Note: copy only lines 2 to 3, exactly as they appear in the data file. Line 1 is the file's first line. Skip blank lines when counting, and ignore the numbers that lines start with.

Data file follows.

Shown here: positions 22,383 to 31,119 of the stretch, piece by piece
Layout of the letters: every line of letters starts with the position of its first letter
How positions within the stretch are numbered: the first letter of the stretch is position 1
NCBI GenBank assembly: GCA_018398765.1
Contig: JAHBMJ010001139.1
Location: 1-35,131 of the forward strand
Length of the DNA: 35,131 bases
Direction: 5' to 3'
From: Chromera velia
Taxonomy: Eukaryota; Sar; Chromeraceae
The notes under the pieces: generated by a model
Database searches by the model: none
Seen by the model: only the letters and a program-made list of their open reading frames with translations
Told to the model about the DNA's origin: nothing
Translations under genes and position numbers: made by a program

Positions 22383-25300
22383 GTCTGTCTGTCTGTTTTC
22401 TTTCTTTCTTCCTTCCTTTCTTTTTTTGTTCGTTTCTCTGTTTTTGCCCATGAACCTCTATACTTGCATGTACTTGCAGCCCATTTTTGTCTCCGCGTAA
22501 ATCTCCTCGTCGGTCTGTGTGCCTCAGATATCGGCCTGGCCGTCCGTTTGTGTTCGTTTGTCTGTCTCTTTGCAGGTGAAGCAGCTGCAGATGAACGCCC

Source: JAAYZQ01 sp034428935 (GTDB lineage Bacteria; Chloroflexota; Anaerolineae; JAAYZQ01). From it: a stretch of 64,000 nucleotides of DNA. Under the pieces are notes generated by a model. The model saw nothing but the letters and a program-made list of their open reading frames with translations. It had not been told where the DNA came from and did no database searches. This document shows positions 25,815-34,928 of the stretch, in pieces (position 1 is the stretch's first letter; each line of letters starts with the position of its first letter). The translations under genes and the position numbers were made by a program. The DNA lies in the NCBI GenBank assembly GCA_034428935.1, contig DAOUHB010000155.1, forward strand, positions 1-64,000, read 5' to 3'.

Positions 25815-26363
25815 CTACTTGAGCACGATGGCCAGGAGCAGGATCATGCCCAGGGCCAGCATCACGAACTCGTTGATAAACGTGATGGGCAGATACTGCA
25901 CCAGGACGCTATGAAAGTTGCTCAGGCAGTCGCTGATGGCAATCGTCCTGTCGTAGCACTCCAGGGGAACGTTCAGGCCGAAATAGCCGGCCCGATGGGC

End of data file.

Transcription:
Layout of the letters: every line of letters starts with the position of its first letter
How positions within the stretch are numbered: the first letter of the stretch is position 1